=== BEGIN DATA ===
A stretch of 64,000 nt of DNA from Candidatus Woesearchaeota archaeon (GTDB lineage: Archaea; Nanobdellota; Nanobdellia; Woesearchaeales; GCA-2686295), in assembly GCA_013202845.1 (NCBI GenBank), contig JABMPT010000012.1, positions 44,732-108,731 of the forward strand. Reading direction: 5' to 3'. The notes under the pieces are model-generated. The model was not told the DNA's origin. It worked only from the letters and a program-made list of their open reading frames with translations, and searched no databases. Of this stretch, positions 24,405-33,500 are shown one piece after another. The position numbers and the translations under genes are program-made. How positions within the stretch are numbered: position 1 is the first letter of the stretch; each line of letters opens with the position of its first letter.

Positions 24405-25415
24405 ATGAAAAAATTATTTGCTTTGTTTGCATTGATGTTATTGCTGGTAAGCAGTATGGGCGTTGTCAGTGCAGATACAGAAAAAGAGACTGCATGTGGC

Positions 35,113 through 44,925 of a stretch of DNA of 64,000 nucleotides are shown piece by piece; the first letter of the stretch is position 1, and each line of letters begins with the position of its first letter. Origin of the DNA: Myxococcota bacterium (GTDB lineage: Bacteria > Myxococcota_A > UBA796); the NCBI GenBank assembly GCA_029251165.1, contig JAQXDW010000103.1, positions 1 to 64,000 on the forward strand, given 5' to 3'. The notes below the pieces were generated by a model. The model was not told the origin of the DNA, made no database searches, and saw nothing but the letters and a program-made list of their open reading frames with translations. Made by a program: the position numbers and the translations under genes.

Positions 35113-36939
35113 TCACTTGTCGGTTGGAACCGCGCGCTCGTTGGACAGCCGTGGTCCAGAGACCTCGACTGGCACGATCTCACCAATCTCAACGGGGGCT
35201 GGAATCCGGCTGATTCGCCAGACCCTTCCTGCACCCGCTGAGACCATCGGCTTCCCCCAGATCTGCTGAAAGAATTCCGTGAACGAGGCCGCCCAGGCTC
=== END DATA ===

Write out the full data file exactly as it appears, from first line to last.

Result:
A stretch of 64,000 nt of DNA from Candidatus Woesearchaeota archaeon (GTDB lineage: Archaea; Nanobdellota; Nanobdellia; Woesearchaeales; GCA-2686295), in assembly GCA_013202845.1 (NCBI GenBank), contig JABMPT010000012.1, positions 44,732-108,731 of the forward strand. Reading direction: 5' to 3'. The notes under the pieces are model-generated. The model was not told the DNA's origin. It worked only from the letters and a program-made list of their open reading frames with translations, and searched no databases. Of this stretch, positions 24,405-33,500 are shown one piece after another. The position numbers and the translations under genes are program-made. How positions within the stretch are numbered: position 1 is the first letter of the stretch; each line of letters opens with the position of its first letter.

Positions 24405-25415
24405 ATGAAAAAATTATTTGCTTTGTTTGCATTGATGTTATTGCTGGTAAGCAGTATGGGCGTTGTCAGTGCAGATACAGAAAAAGAGACTGCATGTGGC

Positions 35,113 through 44,925 of a stretch of DNA of 64,000 nucleotides are shown piece by piece; the first letter of the stretch is position 1, and each line of letters begins with the position of its first letter. Origin of the DNA: Myxococcota bacterium (GTDB lineage: Bacteria > Myxococcota_A > UBA796); the NCBI GenBank assembly GCA_029251165.1, contig JAQXDW010000103.1, positions 1 to 64,000 on the forward strand, given 5' to 3'. The notes below the pieces were generated by a model. The model was not told the origin of the DNA, made no database searches, and saw nothing but the letters and a program-made list of their open reading frames with translations. Made by a program: the position numbers and the translations under genes.

Positions 35113-36939
35113 TCACTTGTCGGTTGGAACCGCGCGCTCGTTGGACAGCCGTGGTCCAGAGACCTCGACTGGCACGATCTCACCAATCTCAACGGGGGCT
35201 GGAATCCGGCTGATTCGCCAGACCCTTCCTGCACCCGCTGAGACCATCGGCTTCCCCCAGATCTGCTGAAAGAATTCCGTGAACGAGGCCGCCCAGGCTC